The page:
Tuesday Aug 02, 2022
Pakistan has completed the last precondition for the combined seventh and eighth reviews, the International Monetary Fund (IMF) said on Tuesday, adding that a board meeting is tentatively scheduled for late August once adequate financing assurances are confirmed.
Esther Perez Ruiz, the IMF's Resident Representative for Pakistan, confirmed the last prior action in a statement sent to the media.
"Pakistan has fulfilled the preconditions for the seventh and eighth joint review by increasing the PDL (petroleum development levy) on July 31," said the statement.
"The IMF Executive Board meeting will be held at the end of August if adequate funding is assured to Pakistan," the IMF statement said.
According to sources, the IMF meeting is contingent on assurances of $4.2 billion in funding from Pakistan's friendly countries.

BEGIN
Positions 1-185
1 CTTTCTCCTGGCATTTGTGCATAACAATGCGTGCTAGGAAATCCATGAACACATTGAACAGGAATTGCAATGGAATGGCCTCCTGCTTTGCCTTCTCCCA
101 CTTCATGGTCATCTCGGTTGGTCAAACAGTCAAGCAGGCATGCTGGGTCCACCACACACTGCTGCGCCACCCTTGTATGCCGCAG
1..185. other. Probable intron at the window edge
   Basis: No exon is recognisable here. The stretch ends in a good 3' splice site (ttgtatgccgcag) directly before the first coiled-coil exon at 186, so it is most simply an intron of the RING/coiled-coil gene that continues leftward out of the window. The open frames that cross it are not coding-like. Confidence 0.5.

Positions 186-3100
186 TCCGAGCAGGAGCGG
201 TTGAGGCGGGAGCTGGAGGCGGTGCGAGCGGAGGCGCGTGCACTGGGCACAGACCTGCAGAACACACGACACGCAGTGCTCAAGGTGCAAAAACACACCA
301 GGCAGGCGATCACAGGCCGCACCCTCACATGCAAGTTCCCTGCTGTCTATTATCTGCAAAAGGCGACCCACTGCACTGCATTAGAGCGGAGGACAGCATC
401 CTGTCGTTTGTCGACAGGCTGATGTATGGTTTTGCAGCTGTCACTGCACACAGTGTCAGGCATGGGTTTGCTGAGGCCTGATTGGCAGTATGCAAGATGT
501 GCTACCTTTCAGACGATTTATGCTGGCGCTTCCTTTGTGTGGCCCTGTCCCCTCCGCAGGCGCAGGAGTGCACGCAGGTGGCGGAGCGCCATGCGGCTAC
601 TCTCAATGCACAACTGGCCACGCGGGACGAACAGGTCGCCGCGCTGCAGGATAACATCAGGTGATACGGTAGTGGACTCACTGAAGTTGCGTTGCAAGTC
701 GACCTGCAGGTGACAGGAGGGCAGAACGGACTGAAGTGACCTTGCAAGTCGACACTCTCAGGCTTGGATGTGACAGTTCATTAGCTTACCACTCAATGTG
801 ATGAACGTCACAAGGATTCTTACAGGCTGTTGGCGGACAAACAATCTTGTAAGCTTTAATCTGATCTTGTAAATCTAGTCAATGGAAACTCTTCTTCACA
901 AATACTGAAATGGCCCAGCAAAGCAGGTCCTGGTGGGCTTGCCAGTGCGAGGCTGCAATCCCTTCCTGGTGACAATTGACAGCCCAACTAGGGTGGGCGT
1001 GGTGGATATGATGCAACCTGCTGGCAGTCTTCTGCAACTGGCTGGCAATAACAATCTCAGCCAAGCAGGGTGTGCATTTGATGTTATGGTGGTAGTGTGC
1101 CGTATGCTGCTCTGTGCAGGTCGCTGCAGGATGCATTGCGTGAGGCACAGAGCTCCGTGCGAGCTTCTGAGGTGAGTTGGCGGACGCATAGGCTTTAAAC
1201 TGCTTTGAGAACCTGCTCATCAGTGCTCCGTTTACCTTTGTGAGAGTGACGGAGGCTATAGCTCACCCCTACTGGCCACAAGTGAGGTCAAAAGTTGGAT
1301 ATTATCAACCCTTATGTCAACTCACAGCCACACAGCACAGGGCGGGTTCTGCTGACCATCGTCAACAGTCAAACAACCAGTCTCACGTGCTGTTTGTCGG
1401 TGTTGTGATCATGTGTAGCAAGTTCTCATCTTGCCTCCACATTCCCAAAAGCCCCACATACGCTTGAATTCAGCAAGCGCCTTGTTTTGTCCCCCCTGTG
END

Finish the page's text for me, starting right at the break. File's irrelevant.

The statement came after two days after the government announced doubling the petroleum levy on petrol from Rs10 to Rs20 per litre and diesel from Rs5 to Rs10 per litre for the first half of August 2022.
The price of petrol was brought down by Rs3.05 per litre.
Following the changes in the prices, petrol is now available for Rs227.19 per litre. Previously, petrol was being sold in the country for Rs230.34 per litre.
Meanwhile, there has been an increase of Rs8.95 in the price of high-speed diesel, after which the new price will stand at Rs244.95 per litre.
On Monday, Federal Minister for Finance and Revenue Miftah Ismail said that Pakistan can come out of its current economic crisis without descending into default as progress has been made on the stalled International Monetary Fund (IMF) loan as well as spending cuts, Bloomberg reported.
In a phone interview, the finance minister said: “With the commodity supercycle and Russia-Ukraine war, oil prices skyrocketing and gas going as high as ever been in history, Pakistan and other emerging countries have been facing the worst crisis.
“Nonetheless, Pakistan will weather the storm through the IMF bailout programme, the introduction of a significant tight budget, and by depressing the demand for imports."